On reading the reasons for the president’s decision, however, that sense of reassurance evaporates. He intends to “hold the Taliban to account” for their commitments to make peace. Good luck with that one. He will “reorganise our counter-terrorism capabilities in the region”. They will be scattered and without a secure base. “We’ll determine what a continued US diplomatic presence looks like.” It will look like a siege, and ultimately an evacuation.
Most worrying is the president’s argument that “what happened 20 years ago cannot explain why we remain there in 2021”. Here is the very core of the issue. That will be a popular sentiment, and it is a clear statement of the 21st-century western mind. It represents a continuation of the approach of Trump, who sensibly embraced talks with the Taliban but then destroyed his own leverage by reducing US forces rapidly while the other side played for time. It is the belief that, as this is America’s longest war, it must come to a defined end, given that the main objective of destroying al-Qaeda bases has been achieved and patience in any case has been exhausted.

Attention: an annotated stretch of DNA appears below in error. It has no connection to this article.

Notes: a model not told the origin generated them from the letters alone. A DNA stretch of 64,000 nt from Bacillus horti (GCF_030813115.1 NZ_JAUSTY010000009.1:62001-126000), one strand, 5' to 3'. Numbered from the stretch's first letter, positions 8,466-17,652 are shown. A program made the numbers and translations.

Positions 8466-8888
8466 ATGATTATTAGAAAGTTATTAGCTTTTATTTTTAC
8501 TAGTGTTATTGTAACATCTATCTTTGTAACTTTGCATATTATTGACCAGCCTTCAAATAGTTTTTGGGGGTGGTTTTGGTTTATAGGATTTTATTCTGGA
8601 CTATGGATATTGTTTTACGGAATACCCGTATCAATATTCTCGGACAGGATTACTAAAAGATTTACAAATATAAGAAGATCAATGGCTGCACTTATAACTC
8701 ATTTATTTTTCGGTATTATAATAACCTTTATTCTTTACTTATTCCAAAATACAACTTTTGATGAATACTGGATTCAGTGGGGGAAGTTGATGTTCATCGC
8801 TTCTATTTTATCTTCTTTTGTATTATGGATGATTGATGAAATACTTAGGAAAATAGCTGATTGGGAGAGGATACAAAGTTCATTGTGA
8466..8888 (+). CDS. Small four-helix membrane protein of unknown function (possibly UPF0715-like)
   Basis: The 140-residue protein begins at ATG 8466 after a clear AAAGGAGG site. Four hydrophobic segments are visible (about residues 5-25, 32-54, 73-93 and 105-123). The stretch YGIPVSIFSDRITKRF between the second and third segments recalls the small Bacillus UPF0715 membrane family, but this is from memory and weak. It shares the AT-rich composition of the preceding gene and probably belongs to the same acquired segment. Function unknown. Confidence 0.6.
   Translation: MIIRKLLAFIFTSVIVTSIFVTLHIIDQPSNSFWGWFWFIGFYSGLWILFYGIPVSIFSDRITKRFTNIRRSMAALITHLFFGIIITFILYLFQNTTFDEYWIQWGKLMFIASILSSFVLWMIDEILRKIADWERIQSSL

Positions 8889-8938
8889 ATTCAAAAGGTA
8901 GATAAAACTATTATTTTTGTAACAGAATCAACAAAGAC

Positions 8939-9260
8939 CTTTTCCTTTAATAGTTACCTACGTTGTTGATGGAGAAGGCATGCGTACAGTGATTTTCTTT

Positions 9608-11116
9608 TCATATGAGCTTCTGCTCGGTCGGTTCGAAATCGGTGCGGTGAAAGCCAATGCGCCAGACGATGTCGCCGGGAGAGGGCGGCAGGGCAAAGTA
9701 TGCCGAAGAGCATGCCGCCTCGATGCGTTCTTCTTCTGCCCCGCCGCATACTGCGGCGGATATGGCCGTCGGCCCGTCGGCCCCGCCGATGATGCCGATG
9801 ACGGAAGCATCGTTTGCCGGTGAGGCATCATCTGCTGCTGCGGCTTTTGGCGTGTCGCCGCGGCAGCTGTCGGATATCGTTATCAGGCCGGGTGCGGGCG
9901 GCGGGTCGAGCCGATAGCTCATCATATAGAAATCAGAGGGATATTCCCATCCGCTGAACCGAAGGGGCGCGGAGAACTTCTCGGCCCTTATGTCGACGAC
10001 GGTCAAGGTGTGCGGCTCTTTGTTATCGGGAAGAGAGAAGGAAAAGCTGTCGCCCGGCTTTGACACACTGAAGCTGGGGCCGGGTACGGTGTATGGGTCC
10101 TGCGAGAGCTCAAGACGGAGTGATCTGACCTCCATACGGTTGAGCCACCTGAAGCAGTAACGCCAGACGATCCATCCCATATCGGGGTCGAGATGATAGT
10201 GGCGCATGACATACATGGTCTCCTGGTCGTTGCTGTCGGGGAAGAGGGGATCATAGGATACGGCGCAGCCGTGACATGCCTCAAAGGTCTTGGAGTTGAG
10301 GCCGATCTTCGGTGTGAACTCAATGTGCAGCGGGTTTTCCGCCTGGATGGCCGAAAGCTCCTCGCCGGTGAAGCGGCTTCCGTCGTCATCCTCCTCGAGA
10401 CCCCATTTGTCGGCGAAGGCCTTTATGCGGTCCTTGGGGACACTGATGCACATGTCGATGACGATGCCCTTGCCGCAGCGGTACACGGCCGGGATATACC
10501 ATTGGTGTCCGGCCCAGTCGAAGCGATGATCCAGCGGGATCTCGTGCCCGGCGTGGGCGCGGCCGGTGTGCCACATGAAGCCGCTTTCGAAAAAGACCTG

The reality is, however, that 20 years is long enough to have changed Afghan society but not long enough to expect it to survive on its own. In 2001, virtually no girls went to school. Today there are 2,000 female university professors. It is now a more urban, educated and in some ways liberal country. That means that if it collapses into civil war, the human consequences — the flows of refugees, the justified sense of moral betrayal by the West — will be all the greater than in the past.
Twenty years has been long enough for us to learn. Biden was right to see, in 2008, that all-out war with massive coalition firepower would never bring complete victory or teach the Afghan authorities to take more responsibility themselves. Many of us agreed, and we decided to wind down that huge effort by 2014, by which point it had cost hundreds of billions of dollars — not to mention the lives of 3,000 Nato soldiers, as well as vast numbers of Afghans.